Cue the tears forming. And the passing of the tissues. A few "medical professional" type-suggestions. That's when I interrupt her with the words I've been dying to admit out loud:
"I just don't trust myself to know when something is actually wrong."
Trust. I have none. And all of the motherly advice says, "Trust your instincts." "Mother's intuition is never wrong." "Go with your gut."
I broke down in my OB's office today because the fact is, we are rolling up into the "home stretch" of this pregnancy and despite countless "textbook" NSTs, and biweekly "beautiful, perfect" ultrasounds, I can't trust from one appointment to the next that something catastrophic isn't going to happen and I'm going to miss the warning signs.
I have a hard time accepting that, "Everything is good" doesn't mean, "Everything is good... for now."
And now it seems, to top off my own personal mistrust, I find myself (privately) questioning the decisions of my "team." The nurse who scans my NST and casually says, "Looks great! See you next week." I want to shout, "Look harder! Don't miss anything! Take this more seriously!" Or when my OB misspeaks herself and gets a date wrong, I inwardly roll my eyes like she should know better.
And it makes me feel ugly.
Everyone is trying so hard to put me at ease. To alleviate some of my worries. Yet the worries escalate to such a point that I find no comfort at all.
I'm temporarily reassured at his movements. A rhythmic hiccuping. A jarring attack on my ribcage. Elbows, knees, feet poking out in all directions.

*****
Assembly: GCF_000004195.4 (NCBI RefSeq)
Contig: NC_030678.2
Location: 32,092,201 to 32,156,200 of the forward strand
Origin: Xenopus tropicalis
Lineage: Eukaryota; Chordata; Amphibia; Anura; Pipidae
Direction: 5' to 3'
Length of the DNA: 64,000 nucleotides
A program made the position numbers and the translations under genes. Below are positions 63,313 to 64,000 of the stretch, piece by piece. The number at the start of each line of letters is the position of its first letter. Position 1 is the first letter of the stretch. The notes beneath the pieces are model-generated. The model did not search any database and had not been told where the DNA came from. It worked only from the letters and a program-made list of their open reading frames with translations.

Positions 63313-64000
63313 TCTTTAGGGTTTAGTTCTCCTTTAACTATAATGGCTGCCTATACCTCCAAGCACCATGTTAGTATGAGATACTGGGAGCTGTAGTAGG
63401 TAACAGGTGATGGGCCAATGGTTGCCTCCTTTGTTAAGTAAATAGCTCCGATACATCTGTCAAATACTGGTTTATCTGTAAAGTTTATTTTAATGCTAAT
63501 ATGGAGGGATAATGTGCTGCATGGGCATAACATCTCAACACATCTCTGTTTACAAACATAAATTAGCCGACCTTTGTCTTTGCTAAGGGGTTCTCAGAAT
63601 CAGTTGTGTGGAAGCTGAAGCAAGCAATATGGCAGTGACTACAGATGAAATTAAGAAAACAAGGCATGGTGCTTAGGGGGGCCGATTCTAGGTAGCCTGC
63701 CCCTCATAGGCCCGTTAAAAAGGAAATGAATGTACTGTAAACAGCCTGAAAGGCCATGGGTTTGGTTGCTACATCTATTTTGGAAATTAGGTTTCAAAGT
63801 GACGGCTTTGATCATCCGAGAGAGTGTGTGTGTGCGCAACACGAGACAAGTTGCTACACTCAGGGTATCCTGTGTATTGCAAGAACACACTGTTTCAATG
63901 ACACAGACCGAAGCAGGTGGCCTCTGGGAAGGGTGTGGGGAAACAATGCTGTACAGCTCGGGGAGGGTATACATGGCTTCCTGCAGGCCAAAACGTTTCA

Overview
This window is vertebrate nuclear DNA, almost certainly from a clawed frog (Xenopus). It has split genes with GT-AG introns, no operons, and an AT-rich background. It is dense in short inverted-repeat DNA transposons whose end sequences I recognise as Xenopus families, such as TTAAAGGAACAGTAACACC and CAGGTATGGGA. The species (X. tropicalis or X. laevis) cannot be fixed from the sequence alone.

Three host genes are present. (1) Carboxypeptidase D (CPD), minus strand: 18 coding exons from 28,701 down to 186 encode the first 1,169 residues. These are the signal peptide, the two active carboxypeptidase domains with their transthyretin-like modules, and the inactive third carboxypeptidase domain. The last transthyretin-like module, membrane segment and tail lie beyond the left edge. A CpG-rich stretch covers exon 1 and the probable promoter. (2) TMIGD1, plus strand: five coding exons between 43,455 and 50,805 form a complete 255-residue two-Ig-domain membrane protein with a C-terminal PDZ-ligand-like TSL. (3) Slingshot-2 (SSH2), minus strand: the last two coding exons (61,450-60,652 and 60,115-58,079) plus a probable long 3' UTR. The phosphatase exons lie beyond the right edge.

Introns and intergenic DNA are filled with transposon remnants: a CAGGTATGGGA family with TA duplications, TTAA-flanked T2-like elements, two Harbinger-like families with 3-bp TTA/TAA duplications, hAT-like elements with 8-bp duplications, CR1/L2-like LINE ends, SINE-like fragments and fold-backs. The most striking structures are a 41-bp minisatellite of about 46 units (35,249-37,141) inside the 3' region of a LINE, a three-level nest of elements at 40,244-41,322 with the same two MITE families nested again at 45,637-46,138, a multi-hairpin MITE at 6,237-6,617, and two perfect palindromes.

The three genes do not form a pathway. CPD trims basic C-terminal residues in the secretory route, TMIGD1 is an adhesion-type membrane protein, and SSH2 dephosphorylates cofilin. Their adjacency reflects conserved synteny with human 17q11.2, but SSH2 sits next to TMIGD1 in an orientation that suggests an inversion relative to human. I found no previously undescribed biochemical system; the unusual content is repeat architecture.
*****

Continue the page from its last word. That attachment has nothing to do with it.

And then he takes a nap. Is soothed to stillness by my busyness. And the fear creeps in. I fret. Should I call someone? In my head I hear, "Babies need to sleep." But what if this is a real problem and I've just used some mother-placating phrase to trick myself. I did it before with the real gem, "Near the end, babies run out of room to move." But I can't think like that. I don't call. Not right away. I recline. I drink water. I stay perfectly still.
Then he starts back up again. And I breathe again. But in the back of my mind is the question: "Is everything really all okay?"
I know I need to relax.
I know I need to find trust in my doctor. The nurses. Myself.
I know all of this, but it doesn't change anything.
I lost a baby who was supposed to be safe inside me. And every day I get closer and closer to that time that he slipped away from me without my knowing it.
Inside of me will just never seem like the ultimate "safe place."
I'll take it a day at a time. I'll accept my constant and close monitoring as a positive. I'll do what I can to cherish these last 4 or 5 weeks.
But I'm going to be worried. And you should know that when you ask me how I'm feeling, what I'm not saying is, "I'm scared."
I woke up this morning to a Facebook memory that made me pause. I had gotten used to the pregnancy memories. The happy moments with Ryan growing inside, anticipation building, preparations and plans being made. This morning was my first loss memory. One year ago today I published Ryan's birth announcement.
Richard and I had wished for a baby but were sent an angel instead. On September 7 at 1:02am, Ryan Kendrick Russell came into the world but only to live in our hearts. 5 lbs, 14 oz, 20 inches long, a head full of hair, and the most perfect of everything. We know our hearts will take time to heal, and we appreciate your care and support in this most devastating time.
Bits and pieces from other similar announcements I found online, it still chokes me up and takes my breath away to rewrite those words here. But the last lines, written one year ago, are still so true and profound I read and reread them over and over this morning as I laid in bed.
Our hearts still have not healed, nor do I now believe ever really will. Healing from the loss of a child is a forever-type journey. But it's one I have been able to wake up to every day because that care and support I hoped for back then, I have felt nearly every single day since losing by first born son.